Ten Marines arrested during a July 25, 2019 formation at Camp Pendleton, Calif., remain in custody as they await charges for their alleged involvement in smuggling.

Ten Marines arrested during a July 25, 2019 formation at Camp Pendleton, Calif., remain in custody as they await charges for their alleged involvement in smuggling. (TNS)

AUSTIN, Texas — Dealing drugs, stealing hand grenades and having an unregistered handgun are some of the charges facing the 13 Marines arrested at Camp Pendleton, Calif., in a human smuggling investigation that began in July, according to information released Friday by the 1st Marine Division.

Formal charges were announced last week against the Marines, about two months after their arrests during a morning formation at the Southern California base. In the charge sheets of the Marines — of which only two have been identified — are a myriad of illegal activity beyond the human smuggling accusations that initiated the investigation. All of the arrested Marines are lance corporals serving in two battalions of the 1st Marine Division.

The charges include a Marine in 1st Battalion, 5th Marine Regiment facing a larceny charge for stealing four smoke grenades, a parachute flare and 20 blank 5.56 ammunition rounds sometime between May 1 and July 24, according to the charge sheet. It does not specify from where on the base the military property was stolen. That Marine was also charged with human smuggling and failing to report the crimes of fellow Marines.

Another Marine in the same battalion was charged with distributing LSD and cocaine between March and July, as well as human smuggling, according to the charge sheets.

A Marine in 1st Battalion, 1st Marine Regiment was charged with failure to obey related to wrongfully possessing a Sig Sauer P320 9mm handgun on base without registration between April 3 and July 10, according to the charge sheet. The Marine is accused of keeping it in his barracks room and personal vehicle. He also faces an endangerment charge for unlawfully carrying a concealed handgun in Campo, Calif., on July 10 -- the day that he was arrested by Border Patrol for smuggling undocumented immigrants. He has not been named by the Marine Corps and though he faces a human smuggling charge in the military, it is unclear whether he faces similar federal charges.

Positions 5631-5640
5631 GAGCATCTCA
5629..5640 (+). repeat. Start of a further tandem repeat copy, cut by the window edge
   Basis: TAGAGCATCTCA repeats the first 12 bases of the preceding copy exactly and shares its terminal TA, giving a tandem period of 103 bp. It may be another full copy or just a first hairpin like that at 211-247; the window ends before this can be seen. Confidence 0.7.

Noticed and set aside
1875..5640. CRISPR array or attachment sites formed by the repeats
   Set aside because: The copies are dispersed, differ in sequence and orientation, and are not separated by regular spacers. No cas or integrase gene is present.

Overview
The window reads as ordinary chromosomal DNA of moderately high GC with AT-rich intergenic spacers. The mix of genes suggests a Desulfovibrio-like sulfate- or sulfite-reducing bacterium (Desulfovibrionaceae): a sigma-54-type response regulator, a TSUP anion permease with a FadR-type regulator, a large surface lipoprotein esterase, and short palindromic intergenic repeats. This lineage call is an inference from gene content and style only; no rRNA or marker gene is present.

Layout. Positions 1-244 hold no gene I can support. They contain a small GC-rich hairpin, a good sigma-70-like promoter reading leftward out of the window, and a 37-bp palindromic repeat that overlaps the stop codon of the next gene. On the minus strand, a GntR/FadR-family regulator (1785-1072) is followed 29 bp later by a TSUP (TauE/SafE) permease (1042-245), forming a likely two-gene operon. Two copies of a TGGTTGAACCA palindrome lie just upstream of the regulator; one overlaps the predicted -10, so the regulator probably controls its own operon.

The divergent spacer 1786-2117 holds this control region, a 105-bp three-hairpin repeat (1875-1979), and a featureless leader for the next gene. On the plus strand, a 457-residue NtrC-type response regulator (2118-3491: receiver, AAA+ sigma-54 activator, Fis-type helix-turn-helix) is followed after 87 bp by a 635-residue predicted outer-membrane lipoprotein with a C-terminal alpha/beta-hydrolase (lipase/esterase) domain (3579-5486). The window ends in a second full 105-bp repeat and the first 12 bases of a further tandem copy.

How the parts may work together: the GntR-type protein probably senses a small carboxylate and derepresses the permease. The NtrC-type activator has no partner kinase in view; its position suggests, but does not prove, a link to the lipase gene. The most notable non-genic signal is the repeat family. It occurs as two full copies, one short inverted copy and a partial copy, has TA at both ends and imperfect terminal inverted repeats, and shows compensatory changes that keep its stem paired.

Three Marines in 1st Battalion, 5th Marine Regiment were charged with perjury for their participation in destroying a cell phone or cell phones with the intent of obstructing justice.

All names on the charge sheets were redacted, including the names of two Marines previously identified as Lance Cpls. Byron D. Law and David J. Salazar-Quintero, both members of 1st Battalion, 5th Marine Regiment. Law and Salazar-Quintero also face federal charges for human smuggling. Both were arrested by Border Patrol on July 3.

The Marines will soon face investigative hearings on the charges. The hearings will determine whether they will move forward with court-martial proceedings, said Maj. Kendra Motz, a division spokeswoman. The Marines will be named if the charges lead to a court-martial, she said.

The criminal activity within the two battalions was exposed when U.S. Customs and Border Protection agents arrested Law and Salazar-Quintero on July 3 for attempting to smuggle three people from Mexico across the U.S. border. Aside from federal human smuggling charges in the U.S. District Court for the Southern District of California, both Marines now face a general article charge related to human smuggling from the Marine Corps. A general article charge is a catch-all violation of the Uniform Code of Military Justice that is often used for crimes not specifically outlined.

During the investigation into Law and Salazar-Quintero, officials discovered other Marines were also involved in illegal activity. On July 25, 16 additional Marines were detained by Naval Criminal Investigative Service during morning formation, the 1st Marine Division has said. Five of those Marines were not charged.

None of the Marines arrested or detained for questioning served in support of the military mission along the U.S.-Mexico border, according to the division. Twitter: @Rose_Lori

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Rose L. Thayer is based in Austin, Texas, and she has been covering the western region of the continental U.S. for Stars and Stripes since 2018. Before that she was a reporter for Killeen Daily Herald and a freelance journalist for publications including The Alcalde, Texas Highways and the Austin American-Statesman. She is the spouse of an Army veteran and a graduate of the University of Texas at Austin with a degree in journalism. Her awards include a 2021 Society of Professional Journalists Washington Dateline Award and an Honorable Mention from the Military Reporters and Editors Association for her coverage of crime at Fort Hood.

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